• Topic: Security, Defense Policy, Terrorism
  • Political Geography: Kenya, Somalia
  • Author: Antonio Giustozzi, Casey Garret Johnson
  • Publication Date: 11-2013
  • Content Type: Policy Brief
  • Institution: United States Institute of Peace
  • Abstract: The Taliban have more resources and are better organized to disrupt Afghanistan's 2014 national elections than was the case in any of the country's last four elections. Still, there are disagreements between insurgent leaders about carrying out a campaign of violence and intimidation. One group, led by Akhtar Mansur and tied to the Quetta Shura, favored, at least for some time, a more conciliatory approach and in the spring met informally with Afghan government officials to discuss allowing the polls to go forward. Another Group, led by Taliban military commander Zakir and the Peshawar Shura, favors disrupting the election. These upper-level divisions may have little consequence on the ground since rank-and-file fighters are either vowing to carry out attacks regardless or, as has happened in the past, may strike local deals with political entities to look the other way and allow voting to take place.
  • Topic: Security, Political Violence, Democratization, Islam, War, Insurgency
  • Political Geography: Afghanistan, Central Asia, Taliban
  • Author: Robert Maguire
  • Publication Date: 01-2012
  • Content Type: Policy Brief
  • Institution: United States Institute of Peace
  • Abstract: Women are Haiti's 'potomitan' (centerposts), playing pivotal roles in matters of family, education, health, commerce and the economy, and agriculture. Gender-based violence has been and continues to be a very real threat to the security and well-being of Haitian women and their families. Deficient access to education and healthcare, and misguided agricultural policies, have exacerbated women's burdens. Improved social, economic and political empowerment of women is vital to rebuilding Haiti.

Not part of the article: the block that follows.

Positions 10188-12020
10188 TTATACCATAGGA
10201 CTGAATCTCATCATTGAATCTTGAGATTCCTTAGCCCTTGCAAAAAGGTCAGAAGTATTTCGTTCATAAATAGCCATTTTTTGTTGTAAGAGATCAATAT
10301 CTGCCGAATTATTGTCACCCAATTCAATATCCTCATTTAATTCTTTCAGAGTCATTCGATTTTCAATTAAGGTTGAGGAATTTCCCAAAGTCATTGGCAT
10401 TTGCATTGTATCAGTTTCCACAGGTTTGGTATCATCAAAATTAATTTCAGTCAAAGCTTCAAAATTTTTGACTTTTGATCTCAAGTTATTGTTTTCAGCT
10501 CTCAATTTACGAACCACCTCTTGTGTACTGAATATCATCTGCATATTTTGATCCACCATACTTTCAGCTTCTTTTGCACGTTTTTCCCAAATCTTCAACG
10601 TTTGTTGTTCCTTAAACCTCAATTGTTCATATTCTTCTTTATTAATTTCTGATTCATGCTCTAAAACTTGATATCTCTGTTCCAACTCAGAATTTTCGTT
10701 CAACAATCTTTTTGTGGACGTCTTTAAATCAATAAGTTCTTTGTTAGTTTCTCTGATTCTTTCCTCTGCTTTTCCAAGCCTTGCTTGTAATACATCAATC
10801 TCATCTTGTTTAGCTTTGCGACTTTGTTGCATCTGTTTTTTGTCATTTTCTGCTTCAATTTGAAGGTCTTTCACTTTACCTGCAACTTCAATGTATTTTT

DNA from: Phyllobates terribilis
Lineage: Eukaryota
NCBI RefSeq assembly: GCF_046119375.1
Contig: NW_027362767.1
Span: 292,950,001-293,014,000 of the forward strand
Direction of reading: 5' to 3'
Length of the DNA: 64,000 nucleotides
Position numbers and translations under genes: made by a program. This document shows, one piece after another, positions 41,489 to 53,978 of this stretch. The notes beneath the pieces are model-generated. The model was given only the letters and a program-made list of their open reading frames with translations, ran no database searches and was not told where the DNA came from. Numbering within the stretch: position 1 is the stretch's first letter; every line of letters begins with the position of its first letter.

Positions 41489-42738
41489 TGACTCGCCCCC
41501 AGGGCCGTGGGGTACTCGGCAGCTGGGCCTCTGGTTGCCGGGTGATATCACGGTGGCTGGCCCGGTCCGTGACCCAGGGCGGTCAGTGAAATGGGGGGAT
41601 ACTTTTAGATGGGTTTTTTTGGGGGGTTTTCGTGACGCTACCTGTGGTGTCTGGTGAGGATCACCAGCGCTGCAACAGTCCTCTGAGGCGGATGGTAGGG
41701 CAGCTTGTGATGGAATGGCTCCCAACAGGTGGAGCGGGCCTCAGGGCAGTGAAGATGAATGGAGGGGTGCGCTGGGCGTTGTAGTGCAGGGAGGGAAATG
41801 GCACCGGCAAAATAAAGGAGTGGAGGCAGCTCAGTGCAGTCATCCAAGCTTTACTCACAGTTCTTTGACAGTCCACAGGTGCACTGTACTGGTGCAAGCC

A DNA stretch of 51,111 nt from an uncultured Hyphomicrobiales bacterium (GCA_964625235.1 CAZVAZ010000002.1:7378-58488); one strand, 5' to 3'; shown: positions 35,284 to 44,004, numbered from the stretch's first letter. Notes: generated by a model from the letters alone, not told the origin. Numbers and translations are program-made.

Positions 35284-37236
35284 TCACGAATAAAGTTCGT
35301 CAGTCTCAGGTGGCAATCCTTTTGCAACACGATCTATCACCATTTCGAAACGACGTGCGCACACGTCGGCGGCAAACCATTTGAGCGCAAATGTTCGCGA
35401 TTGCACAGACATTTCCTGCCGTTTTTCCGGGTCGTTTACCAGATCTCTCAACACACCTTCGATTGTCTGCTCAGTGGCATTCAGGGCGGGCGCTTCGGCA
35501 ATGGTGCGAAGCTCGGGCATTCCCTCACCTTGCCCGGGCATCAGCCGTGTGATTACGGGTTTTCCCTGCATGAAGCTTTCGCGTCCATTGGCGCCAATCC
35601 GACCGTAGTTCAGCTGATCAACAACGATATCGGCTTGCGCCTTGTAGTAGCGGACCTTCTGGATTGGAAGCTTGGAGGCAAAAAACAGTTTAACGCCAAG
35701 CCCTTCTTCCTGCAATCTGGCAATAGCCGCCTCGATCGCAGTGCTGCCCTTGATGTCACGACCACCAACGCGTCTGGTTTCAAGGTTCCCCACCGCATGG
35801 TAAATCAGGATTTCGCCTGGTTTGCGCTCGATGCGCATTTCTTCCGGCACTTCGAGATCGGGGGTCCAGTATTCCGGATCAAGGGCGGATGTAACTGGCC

• Topic: Security, Agriculture, Economics, Education, Gender Issues, Health
  • Political Geography: Caribbean, Haiti
  • Author: William Byrd
  • Publication Date: 04-2012
  • Content Type: Policy Brief
  • Institution: United States Institute of Peace
  • Abstract: This report reflects the author's research interests and several publications on security sector reform from a financial and development perspective. It is intended to lay out key issues and trade-offs in this area, and brings in concepts and tools of public financial management which are applicable to the security sector. The views expressed in this brief do not necessarily represent the views of the U.S. Institute of Peace, which does not take policy positions.
  • Topic: Security, Terrorism, War, Counterinsurgency
  • Political Geography: Afghanistan, United States, Chicago
  • Author: William Byrd
  • Publication Date: 08-2012
  • Content Type: Policy Brief
  • Institution: United States Institute of Peace
  • Abstract: At the Tokyo conference on July 8, donors committed to provide massive civilian aid to Afghanistan and improve aid effectiveness, while the Afghan government committed to a number of governance and political benchmarks. The outcome at Tokyo exceeded expectations, but a review of Afghan and international experience suggests that implementing the Tokyo mutual accountability framework will be a major challenge. The multiplicity of donors could weaken coherence around targets and enforcing benchmarks, and undermine the accountability of the international community for overall funding levels. Uncertain political and security prospects raise doubts about the government's ability to meet its commitments, and political will for needed reforms understandably may decline as security transition proceeds and the next election cycle approaches. It is doubtful whether major political issues can be handled through an articulated mutual accountability framework with benchmarks and associated financial incentives. The civilian aid figure agreed upon at Tokyo ($16 billion over four years) is ambitious and exceeded expectations; if the international community falls short, this could be used to justify the Afghan government failing to achieve its benchmarks. Finally, given past experience there are doubts about how well the Joint Coordination and Monitoring Board (JCMB) process (mandated to oversee implementation), and the series of further high-level meetings agreed at Tokyo, will work.